This is my first Friday flash in a long, long time. I don’t really like how some of it came out so if you see a way to improve it, let me know! It’s just a little over 600 words.
Once upon a time, there was a princess happily married.
Then came the fourth day after the full moon in the eighth month of the year.
Hunger gnawed at her. The smell of cooking onions pricked her stomach. Her throat was parched. She prayed for the moon to come up, so she might drink.
She looked at the living room window. Stars sparkled in the sky, nearly as bright as her finery, but the moon was no where in sight.
This was for her husband, she reminded herself. If she was dizzy, if her head felt lighter than a leaf, it was for the greater good.
Gold bangles jangled as she walked back to the sofa. Sitting felt good; she felt as if hunger had taken her legs from her.
Her younger brother watched her with worried eyes. “You should eat, sister.”
”The ritual isn’t complete yet,” she said.
He shook his head, frowning. Her mother-in-law and sisters-in-law strolled in, followed by the maid. She carried a tray of savory fritters and sweets for the men and single girls.
Her brother pushed the maid away and rose to his feet. “Excuse me.”
“Come.” Her mother-in-law clapped her hands. “The moon will he up soon. Lets prepare our prayer trays.”
Obediently, she polished hers until it was as bright as a mirror. Her red veil looked good on her, she thought. Her husband would like it.
Her brothers, all seven of them, came back in. “The moon is up, sister,” the youngest sang out.
She rushed to the window to look. A bright, yellow light glowed in the distance.
She snatched up her prayer tray, but paused when none of her sister-in-laws prepared to come outside with her. “Aren’t you coming?”
”Oh,” said the oldest, a vision in green silk and delicate gold embroidery. “This moon is for you only.”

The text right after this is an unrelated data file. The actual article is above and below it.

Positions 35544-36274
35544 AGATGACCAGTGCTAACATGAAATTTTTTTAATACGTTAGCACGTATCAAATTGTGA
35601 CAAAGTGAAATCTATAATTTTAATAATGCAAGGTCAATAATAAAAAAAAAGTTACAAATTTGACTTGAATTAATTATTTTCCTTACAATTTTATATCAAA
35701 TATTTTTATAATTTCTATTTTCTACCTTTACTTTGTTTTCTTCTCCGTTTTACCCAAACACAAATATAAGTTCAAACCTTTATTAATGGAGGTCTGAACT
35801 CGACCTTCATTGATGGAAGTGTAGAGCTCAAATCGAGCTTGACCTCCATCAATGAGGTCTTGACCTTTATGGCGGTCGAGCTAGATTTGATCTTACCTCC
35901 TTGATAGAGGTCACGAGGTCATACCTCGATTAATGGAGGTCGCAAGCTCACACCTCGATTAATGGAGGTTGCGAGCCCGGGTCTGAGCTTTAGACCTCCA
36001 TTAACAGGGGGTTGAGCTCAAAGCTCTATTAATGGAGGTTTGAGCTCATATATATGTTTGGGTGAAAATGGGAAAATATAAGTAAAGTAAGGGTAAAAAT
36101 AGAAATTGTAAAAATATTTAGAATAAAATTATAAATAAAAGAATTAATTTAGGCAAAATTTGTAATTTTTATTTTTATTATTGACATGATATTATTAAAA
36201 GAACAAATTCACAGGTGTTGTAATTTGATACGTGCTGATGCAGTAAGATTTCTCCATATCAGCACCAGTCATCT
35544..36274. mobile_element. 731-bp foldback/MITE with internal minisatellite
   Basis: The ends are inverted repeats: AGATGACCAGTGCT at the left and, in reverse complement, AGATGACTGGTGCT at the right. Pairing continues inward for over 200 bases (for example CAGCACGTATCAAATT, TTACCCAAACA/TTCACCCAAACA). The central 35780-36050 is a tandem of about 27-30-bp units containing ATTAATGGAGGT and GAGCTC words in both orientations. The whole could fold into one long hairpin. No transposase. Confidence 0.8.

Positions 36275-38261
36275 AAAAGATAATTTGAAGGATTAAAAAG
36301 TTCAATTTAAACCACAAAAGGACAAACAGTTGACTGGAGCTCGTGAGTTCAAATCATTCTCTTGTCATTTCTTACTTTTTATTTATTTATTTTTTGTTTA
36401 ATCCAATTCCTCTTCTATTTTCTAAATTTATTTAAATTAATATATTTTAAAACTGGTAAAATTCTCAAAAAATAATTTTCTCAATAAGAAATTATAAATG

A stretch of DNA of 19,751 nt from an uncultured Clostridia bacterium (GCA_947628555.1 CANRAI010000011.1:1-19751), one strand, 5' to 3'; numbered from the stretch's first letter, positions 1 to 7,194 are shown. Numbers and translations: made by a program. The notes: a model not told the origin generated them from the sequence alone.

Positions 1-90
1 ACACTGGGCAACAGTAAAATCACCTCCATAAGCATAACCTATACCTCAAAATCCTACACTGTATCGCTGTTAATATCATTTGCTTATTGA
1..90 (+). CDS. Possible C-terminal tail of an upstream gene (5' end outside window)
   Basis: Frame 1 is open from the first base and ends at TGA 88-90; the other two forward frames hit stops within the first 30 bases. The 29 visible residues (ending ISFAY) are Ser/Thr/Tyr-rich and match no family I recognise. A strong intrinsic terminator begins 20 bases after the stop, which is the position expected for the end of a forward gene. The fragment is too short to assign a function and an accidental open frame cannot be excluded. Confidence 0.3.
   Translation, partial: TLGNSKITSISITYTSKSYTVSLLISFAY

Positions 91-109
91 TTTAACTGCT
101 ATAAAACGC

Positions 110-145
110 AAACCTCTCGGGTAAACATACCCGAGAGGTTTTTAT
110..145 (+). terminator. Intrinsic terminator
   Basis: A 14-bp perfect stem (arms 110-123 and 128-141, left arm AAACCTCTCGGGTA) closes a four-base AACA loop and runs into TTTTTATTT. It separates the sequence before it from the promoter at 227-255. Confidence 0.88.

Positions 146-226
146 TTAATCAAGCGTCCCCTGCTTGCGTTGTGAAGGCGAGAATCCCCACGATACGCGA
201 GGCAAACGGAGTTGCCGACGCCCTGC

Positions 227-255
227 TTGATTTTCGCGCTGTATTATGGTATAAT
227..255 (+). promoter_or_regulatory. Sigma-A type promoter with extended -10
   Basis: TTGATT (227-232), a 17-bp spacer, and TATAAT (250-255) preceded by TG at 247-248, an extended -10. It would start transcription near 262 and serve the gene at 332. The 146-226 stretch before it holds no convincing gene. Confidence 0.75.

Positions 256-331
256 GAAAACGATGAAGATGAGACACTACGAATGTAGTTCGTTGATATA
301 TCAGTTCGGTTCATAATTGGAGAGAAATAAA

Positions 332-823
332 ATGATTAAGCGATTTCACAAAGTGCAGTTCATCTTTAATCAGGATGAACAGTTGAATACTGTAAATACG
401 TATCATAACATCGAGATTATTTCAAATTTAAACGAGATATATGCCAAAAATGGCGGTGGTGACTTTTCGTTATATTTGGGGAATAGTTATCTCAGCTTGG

She frowned, puzzled. But the maid walked in and set a tray on a table. Her stomach rumbled at the smell of sugar and butter.
She ran out, prayer tray in hand. She flicked and poured water, murmured words over her offering.
Dinner was wonderful, fried bread and cheese, and her favorite, stuffed okra.
Than the maid walked in and announced: ”Your husband, the king, is ill.”
She rushed to his side, fell to her knees and cried out.
Her younger brother, shame-faced, told her what her sisters-in-law already knew: they had built a large bonfire on top of the next hill so she would think the moon was up and eat.
The princess begged the goddess forgiveness for her mistake.
Hundreds of needles pierced his skin. Slowly, laboriously, she pulled them out. Night and day, she knelt at his side and pulled needles. The pile grew to the thickness of her thumb, than her wrist and after months of labor, twice as big as her husband’s chest. Finally, only a few needles were left in her husband’s body.
The fourth day after the full moon in the eighth month of the year came again.
She left the maid pulling needles while she prepared her prayer tray.
She poured and flicked water to complete the ritual.
When she came back to her husband’s side, he was smiling and holding the maid’s hands.
She thought her heart would stop. She prayed to the goddess. Years passed.
She murmured words over next year’s prayer tray. “The queen becomes the maid and the maid becomes queen. The queen becomes the maid and the maid becomes queen. The queen becomes the maid and the maid becomes queen.”
One day, the king, curious, asked why kept the repeating the same words. She told him the story. He made her queen once more.
And that is why you don’t end the ritual before the moon rises.